Kaelynart

It’s a big job as there are many raised beds.Avery

In addition to vegetables, we grow flowers for the pollinators.

Daphneart

This is a picture of a wooden crow that rests in our garden.

Jillianart

And here is a picture of me, Natalie, in my yellow hat.

Thank you young gardeners — or, should I say — young artists for the drawings.

I especially love the drawing Hannah did of me and I appreciate the poem she wrote on the back. Thank you. It is a great pleasure teaching all of you how to grow food.

Natalie

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Hannah'snote

Real Gardeners at Work

potato

Today, the young gardeners did an amazing job in the Moreau Community Garden.

Among the activities were: spotting the eggs, larvae and adult Colorado Potato Beetles.   There were dozens of these in the garden.  The eagle-eyed gardeners noticed that searching around a chewed leaf usually yielded some results.  Good detective work.

Once the eggs hatch the larvae feed on leaves and for the most part stayed clustered together chewing, chewing, chewing. They can defoliate an entire potato, tomato and pepper plant.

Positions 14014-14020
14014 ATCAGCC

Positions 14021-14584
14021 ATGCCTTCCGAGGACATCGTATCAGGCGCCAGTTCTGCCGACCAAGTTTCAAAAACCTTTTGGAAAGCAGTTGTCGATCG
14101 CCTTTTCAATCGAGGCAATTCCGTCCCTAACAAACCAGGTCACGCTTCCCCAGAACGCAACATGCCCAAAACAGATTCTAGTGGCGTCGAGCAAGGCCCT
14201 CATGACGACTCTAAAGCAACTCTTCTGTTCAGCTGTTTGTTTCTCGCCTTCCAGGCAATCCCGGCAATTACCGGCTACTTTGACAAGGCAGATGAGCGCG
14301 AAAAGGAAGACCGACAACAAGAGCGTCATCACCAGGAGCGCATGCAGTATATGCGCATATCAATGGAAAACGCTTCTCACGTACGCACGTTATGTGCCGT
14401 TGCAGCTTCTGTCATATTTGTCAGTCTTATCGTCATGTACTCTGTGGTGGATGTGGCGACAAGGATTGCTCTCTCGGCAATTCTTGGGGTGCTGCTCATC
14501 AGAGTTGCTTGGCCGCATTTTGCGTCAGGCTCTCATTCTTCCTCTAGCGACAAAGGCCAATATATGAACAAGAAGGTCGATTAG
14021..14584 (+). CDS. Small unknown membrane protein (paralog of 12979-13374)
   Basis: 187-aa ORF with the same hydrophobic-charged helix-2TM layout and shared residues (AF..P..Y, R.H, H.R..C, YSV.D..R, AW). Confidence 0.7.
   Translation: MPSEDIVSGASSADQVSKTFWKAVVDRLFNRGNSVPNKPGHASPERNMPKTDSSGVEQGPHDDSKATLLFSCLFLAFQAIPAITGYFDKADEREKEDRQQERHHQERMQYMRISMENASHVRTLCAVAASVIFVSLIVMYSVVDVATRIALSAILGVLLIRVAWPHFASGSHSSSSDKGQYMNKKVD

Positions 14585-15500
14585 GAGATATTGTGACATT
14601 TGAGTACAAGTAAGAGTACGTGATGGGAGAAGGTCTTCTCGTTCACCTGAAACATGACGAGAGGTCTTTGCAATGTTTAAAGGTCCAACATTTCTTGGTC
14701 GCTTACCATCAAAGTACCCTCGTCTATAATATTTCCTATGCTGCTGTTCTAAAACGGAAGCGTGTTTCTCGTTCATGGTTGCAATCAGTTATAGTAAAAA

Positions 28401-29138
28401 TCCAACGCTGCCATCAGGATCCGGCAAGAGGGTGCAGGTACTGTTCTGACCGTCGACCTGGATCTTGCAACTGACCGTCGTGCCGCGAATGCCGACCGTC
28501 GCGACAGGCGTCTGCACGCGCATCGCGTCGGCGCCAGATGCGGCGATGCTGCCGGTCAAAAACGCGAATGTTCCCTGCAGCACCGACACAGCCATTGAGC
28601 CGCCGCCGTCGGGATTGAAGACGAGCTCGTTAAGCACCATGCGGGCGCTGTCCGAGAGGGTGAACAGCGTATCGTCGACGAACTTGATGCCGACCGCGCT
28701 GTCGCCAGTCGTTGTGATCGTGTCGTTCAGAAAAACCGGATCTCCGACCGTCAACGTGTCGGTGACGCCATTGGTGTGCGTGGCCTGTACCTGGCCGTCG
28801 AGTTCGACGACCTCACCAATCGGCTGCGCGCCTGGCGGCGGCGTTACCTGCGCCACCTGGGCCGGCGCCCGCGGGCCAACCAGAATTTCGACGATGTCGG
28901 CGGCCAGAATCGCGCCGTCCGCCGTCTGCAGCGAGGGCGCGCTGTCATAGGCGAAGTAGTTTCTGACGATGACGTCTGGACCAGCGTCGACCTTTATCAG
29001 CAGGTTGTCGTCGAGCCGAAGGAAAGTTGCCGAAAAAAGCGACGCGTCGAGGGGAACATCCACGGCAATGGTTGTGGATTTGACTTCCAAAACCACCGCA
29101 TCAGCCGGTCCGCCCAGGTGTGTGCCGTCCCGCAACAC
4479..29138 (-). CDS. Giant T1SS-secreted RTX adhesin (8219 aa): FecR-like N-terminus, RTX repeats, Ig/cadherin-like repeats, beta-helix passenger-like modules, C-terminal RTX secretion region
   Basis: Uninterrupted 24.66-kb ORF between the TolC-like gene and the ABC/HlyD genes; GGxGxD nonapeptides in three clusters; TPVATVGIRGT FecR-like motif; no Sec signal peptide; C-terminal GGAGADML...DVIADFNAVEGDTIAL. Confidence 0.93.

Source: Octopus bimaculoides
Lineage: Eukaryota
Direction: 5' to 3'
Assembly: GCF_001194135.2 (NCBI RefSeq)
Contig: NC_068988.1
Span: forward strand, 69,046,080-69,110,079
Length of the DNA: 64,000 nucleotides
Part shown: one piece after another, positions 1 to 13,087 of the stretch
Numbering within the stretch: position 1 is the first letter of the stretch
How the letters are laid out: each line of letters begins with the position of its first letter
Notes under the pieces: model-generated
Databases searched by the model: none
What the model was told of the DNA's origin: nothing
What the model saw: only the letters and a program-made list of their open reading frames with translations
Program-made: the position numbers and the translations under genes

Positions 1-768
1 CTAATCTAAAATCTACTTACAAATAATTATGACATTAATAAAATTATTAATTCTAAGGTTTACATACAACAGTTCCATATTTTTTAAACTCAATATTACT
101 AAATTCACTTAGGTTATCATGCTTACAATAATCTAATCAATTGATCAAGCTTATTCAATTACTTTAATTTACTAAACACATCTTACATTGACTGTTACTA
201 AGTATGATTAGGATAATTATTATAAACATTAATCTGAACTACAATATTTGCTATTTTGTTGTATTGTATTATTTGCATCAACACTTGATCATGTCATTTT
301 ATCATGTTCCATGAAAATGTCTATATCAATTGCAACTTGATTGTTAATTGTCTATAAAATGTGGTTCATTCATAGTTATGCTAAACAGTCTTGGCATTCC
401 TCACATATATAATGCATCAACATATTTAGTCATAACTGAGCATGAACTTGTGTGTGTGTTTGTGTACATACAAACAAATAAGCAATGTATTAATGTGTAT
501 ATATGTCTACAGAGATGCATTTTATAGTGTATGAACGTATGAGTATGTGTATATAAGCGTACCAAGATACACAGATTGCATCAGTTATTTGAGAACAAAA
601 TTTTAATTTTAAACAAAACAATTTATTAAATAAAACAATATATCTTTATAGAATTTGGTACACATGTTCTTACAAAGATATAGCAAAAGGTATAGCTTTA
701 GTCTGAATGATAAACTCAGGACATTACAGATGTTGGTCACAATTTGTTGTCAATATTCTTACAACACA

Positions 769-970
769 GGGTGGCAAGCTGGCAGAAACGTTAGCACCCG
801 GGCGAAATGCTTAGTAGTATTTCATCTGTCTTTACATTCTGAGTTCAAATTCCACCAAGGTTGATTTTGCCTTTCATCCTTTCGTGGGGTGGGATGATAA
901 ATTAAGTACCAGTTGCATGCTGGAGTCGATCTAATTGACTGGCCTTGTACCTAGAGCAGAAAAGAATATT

Once the insects were found, the gardeners removed the insects and placed them in a  jar of soapy water.

All the gardeners had the opportunity to scout for insects and among the other insects found in the garden were ants, Japanese beetles, cabbage moths, squash bugs and a grasshopper.

Seed Cups

Another activity shared in by all was the “planting” of seeds in a cup.  This came about after last week when a gardener asked about how seeds grew and what did it look like.

This experiment will show how seeds form roots and sprout.

Here’s what we did: A clear plastic cup was lined with a napkin. Seeds were placed between the cup and the napkin, cotton balls were added to the center to hold the seeds in place. The cotton balls were moistened.  Next week will be examine them for germination.

The goal is to see how the different seeds we planted start growing. If all goes well, we will plant the sprouts in the garden.